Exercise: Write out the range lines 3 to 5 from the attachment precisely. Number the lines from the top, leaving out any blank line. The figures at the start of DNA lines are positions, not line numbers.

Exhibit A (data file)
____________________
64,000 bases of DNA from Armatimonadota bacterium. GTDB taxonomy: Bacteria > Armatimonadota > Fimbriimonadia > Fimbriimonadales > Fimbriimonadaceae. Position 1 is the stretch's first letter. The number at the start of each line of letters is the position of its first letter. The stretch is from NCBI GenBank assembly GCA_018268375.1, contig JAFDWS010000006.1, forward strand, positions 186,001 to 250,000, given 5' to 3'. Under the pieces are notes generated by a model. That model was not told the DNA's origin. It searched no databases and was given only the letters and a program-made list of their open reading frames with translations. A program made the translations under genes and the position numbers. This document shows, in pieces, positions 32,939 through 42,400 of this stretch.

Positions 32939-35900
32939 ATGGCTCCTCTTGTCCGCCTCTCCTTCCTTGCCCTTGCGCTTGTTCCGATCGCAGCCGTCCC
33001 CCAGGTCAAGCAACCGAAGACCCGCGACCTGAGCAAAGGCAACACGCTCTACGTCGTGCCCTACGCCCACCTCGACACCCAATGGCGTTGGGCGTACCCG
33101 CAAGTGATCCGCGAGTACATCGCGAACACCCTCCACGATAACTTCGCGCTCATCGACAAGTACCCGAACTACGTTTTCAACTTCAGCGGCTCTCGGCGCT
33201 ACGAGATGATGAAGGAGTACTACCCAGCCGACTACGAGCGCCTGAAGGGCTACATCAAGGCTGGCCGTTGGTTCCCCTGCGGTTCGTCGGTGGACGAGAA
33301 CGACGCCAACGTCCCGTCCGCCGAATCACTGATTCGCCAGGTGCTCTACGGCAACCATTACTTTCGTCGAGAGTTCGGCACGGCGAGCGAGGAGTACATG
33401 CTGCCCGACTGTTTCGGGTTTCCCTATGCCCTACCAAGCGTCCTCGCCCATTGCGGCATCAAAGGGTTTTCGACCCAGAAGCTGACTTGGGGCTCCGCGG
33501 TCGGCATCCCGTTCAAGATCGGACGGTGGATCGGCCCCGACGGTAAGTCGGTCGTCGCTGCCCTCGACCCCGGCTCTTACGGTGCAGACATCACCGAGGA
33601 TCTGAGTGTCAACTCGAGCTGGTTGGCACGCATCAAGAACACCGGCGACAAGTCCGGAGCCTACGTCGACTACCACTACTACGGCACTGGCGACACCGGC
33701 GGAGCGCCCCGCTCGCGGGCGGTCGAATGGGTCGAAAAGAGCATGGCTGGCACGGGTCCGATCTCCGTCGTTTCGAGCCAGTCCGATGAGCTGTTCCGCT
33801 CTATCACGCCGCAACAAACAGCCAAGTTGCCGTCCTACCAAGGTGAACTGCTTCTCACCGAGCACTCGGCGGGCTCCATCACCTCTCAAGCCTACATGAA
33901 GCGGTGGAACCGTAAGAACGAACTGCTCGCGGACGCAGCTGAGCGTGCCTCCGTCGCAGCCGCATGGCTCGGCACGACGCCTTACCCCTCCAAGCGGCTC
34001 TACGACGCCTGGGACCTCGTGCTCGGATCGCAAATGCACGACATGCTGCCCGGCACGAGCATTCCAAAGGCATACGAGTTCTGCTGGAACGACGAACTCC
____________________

32939 ATGGCTCCTCTTGTCCGCCTCTCCTTCCTTGCCCTTGCGCTTGTTCCGATCGCAGCCGTCCC
33001 CCAGGTCAAGCAACCGAAGACCCGCGACCTGAGCAAAGGCAACACGCTCTACGTCGTGCCCTACGCCCACCTCGACACCCAATGGCGTTGGGCGTACCCG
33101 CAAGTGATCCGCGAGTACATCGCGAACACCCTCCACGATAACTTCGCGCTCATCGACAAGTACCCGAACTACGTTTTCAACTTCAGCGGCTCTCGGCGCT